Additional resources
For additional guidance, Safety + Health magazine noted that employers can consult the National Fire Protection Association's combustible dust standard, NFPA 652, which was released in September 2015. The voluntary standard outlines general requirements for combustible dust hazard control. It also includes guidelines for five industry- or commodity-specific standards, including those governing combustible metals and particulate solids, as well as fires and explosions relating to sulfur and wood processing.

"Employers may also consult the National Fire Protection Association's combustible dust standard."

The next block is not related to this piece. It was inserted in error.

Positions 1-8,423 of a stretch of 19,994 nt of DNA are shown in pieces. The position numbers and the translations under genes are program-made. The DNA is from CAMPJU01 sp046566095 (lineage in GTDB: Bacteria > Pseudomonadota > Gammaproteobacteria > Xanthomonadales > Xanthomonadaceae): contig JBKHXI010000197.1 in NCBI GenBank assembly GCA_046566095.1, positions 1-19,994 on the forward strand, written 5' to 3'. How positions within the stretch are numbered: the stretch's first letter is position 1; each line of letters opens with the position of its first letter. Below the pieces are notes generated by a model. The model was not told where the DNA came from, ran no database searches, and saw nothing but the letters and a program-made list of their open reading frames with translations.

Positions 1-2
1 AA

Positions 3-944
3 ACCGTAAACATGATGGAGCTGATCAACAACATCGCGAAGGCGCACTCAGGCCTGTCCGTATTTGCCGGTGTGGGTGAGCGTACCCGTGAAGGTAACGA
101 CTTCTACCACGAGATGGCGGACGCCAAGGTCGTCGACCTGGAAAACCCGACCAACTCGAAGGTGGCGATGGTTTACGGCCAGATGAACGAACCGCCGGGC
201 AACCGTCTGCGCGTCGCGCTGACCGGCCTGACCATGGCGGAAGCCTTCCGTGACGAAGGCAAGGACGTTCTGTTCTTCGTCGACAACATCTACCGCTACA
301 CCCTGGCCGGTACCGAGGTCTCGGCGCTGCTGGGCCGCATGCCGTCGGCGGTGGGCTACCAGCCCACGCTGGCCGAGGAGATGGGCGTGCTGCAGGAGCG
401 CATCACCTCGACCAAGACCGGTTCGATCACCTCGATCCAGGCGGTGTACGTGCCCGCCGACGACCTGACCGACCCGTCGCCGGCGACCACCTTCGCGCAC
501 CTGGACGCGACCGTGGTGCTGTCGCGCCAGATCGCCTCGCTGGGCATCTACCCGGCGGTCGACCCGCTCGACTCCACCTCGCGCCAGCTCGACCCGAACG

As the magazine reported, an OSHA standard on combustible dust may still occur in the future, as both the CSB and the NFPA are pushing for this regulation.

"We continue to try to work with them to press upon the importance of adhering to our recommendations and making sure they update their Hazard Communication Standard to make it more clear what dust explosion hazards are, putting out guidance documents and making sure they're blanketing broader industry coverage because it does affect a broad variety of industries," CSB Chairman Vanessa Sutherland told Safety + Health.

In the meantime, the CSB has urged employers to review their safety materials, adopt NFPA standards and increase worker attention to training and facility housekeeping through video training and awareness programs.